English? English is for the foreseeable future. Not in the dry rot of pedagogy but in something rhythmic, precise, virile, beautiful. Something to be loved and something to be used.

Modern languages? Language is a means of communicating thought, of understanding people, diminishing the things which separate us. What is of more vital importance for the future? French? - I'd make it compulsory and start it well back in the Public Schools. Quebec starts in Grade III and, in my opinion, they are right. I know teachers are not available now but I think we should be planning on getting them. And anyone who classifies French as a "foreign language" ought to have his head examined.

Foreign languages should be optional but, if studied, should be studied seriously from the standpoint of communications between human beings. German, Spanish, are keys to meeting great people and great thoughts. We should be starting to do something about Russian, and the sooner the better.

Now let me be controversial. We don't start languages nearly early enough. What do you hope to accomplish starting German in Grade XI? Why not Grade IX at least?

I would advocate the same approach for the future in history and geography. Make them what they are - a background of human experience on which effective thinking may be built.

My own personal competence tends to the scientific and mathematical. The merits for the future in mathematics are that it is the most precise means, the most precise language, of communication that we have and that by it we define not merely the extent but, no less important, the limitations of our knowledge. In science the future lies in the everlastingly unexplored and undiscovered frontier of truth which we approach from day to day.

But education is for the future not of school subjects but for the future of individual men and women. Maybe that is why last year my insistence that a principal "how" in teaching was that you should work and teach recognizing that all pupils are important but by far the most important are your best students, provoked most interest and most discussion. Your best students are supremely important. Arnold Toynbee states one reason in his Study of History. He writes:

A human society is inherently incapable of playing an active creative role in human affairs. The society is not, and cannot be, anything more than a medium of communication through which the individual human beings interact with each other. It is human individuals and not human societies that 'make' human history.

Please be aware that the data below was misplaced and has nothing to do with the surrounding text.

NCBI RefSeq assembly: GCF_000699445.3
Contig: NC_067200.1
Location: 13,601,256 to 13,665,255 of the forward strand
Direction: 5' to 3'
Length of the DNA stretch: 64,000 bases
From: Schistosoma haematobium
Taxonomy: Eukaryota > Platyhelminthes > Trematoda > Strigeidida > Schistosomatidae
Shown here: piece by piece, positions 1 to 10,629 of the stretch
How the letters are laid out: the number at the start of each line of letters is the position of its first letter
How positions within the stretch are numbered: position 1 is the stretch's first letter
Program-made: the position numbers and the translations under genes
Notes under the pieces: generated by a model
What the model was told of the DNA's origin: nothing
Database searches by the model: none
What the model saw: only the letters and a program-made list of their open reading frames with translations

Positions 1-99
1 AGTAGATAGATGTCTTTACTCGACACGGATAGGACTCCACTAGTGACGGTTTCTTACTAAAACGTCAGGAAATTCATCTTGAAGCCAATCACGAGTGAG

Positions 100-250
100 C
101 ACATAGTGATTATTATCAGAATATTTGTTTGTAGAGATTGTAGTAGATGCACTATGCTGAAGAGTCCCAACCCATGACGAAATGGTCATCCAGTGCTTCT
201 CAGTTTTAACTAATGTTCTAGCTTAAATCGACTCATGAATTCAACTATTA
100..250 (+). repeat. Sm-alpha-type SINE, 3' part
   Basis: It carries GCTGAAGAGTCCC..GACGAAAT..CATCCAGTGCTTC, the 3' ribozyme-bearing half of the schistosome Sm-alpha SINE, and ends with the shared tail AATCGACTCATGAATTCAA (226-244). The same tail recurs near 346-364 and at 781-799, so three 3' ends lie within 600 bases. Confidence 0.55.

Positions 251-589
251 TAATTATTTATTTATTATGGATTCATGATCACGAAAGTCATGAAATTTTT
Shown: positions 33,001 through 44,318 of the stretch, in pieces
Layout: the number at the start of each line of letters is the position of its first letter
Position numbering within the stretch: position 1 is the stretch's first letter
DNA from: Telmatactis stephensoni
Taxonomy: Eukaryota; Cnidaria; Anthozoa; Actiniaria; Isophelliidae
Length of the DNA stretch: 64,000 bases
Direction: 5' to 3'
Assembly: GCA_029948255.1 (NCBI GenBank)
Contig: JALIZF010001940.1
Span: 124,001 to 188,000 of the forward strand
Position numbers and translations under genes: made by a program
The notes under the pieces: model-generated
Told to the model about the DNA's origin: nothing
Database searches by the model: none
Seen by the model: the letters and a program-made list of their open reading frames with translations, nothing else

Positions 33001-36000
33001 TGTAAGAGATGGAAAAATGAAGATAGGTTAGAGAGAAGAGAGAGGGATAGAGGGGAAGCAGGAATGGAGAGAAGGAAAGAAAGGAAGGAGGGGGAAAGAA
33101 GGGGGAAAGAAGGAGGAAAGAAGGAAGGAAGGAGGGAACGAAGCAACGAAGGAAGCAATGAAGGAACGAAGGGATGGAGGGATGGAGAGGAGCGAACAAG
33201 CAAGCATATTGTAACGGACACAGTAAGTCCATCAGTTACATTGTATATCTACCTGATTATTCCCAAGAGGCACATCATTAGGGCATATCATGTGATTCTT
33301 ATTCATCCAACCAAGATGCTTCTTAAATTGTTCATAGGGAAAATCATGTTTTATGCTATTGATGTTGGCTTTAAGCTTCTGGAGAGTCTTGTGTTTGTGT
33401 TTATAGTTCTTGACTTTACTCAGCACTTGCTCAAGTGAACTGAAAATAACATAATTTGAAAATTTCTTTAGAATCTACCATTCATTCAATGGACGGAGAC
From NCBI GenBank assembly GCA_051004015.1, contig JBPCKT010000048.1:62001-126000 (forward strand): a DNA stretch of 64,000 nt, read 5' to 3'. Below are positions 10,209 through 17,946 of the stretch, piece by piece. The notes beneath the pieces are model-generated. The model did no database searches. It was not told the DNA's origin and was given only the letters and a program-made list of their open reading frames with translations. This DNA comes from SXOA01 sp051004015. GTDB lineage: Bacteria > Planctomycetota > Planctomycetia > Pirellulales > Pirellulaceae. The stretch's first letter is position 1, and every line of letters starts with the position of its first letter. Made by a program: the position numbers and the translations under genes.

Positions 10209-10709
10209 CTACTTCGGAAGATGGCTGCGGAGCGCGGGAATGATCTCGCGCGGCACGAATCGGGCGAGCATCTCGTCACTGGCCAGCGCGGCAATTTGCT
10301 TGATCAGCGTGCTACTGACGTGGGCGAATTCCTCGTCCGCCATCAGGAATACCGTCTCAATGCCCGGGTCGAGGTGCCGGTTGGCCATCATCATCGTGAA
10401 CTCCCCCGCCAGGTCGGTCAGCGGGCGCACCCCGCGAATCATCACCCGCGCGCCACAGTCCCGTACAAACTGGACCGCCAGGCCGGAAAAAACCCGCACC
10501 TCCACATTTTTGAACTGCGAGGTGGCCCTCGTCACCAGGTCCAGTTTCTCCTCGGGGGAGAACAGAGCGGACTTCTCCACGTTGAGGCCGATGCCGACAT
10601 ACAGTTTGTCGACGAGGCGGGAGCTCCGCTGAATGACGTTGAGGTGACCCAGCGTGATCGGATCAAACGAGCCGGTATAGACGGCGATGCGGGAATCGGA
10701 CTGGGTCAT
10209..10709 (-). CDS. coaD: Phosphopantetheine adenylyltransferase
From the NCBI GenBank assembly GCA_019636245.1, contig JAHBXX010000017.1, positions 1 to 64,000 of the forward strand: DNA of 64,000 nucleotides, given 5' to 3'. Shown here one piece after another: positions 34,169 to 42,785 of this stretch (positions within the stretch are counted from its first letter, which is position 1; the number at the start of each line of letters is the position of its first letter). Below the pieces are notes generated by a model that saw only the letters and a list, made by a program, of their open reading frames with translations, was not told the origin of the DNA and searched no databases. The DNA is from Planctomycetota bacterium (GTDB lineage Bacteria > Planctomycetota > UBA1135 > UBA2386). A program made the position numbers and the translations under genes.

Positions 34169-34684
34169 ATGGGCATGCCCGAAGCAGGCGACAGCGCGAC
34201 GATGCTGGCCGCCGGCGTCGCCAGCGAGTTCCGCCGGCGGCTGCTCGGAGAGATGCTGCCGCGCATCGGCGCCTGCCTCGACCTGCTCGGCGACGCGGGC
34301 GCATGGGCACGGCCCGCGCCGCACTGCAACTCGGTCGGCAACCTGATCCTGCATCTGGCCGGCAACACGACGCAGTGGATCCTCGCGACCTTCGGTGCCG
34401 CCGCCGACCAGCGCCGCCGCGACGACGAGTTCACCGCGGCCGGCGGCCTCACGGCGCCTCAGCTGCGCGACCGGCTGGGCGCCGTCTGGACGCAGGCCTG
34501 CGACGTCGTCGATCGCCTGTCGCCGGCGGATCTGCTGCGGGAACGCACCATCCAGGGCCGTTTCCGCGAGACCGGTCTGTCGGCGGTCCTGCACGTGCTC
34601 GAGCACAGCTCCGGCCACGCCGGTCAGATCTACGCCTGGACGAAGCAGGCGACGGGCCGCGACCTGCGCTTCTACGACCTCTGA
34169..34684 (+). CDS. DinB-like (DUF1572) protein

Then he quotes from Henri Bergson -

It is useless to maintain that social progress takes place of itself, bit by bit, in virtue of the special condition of the society at a certain period of its history. It is really a leap forward which is only taken when society has made up its mind to try an experiment; this means that society must have allowed itself to be convinced, or at any rate to allow itself to be shaken; and the shake is always given by somebody.
We are the music makers,
And we are the dreamers of dreams
Wandering by lone sea-breakers,
And sitting by desolate streams
World-losers and world forsakers,
On whom the pale moon gleams:
Yet we are the movers and shakers
Of the world, forever it seems.
We, in the ages lying
In the buried past of the earth,
Built Ninevah with our sighing
And Babel itself with our mirth
And o'erthrew them by prophesying
To the old of the new world's worth;
For each age is a dream that is dying;
Or one that is coming to birth.

Who are your best students? You may be surprised by my answer but I suggest you think about it before summary disagreement. Your best students are those who best gain experience from their activities. I think I would have framed on my classroom wall Aldous Huxley's comment: -

Experience is not a matter of having actually swum the Hellespont, or danced with the dervishes, or slept in a doss house. It is a matter of sensibility and intuition, of seeing and hearing the significant things, of paying attention at the right moments, of understanding and coordinating. Experience is not what happens to a man; it is what a man does with what happens to him.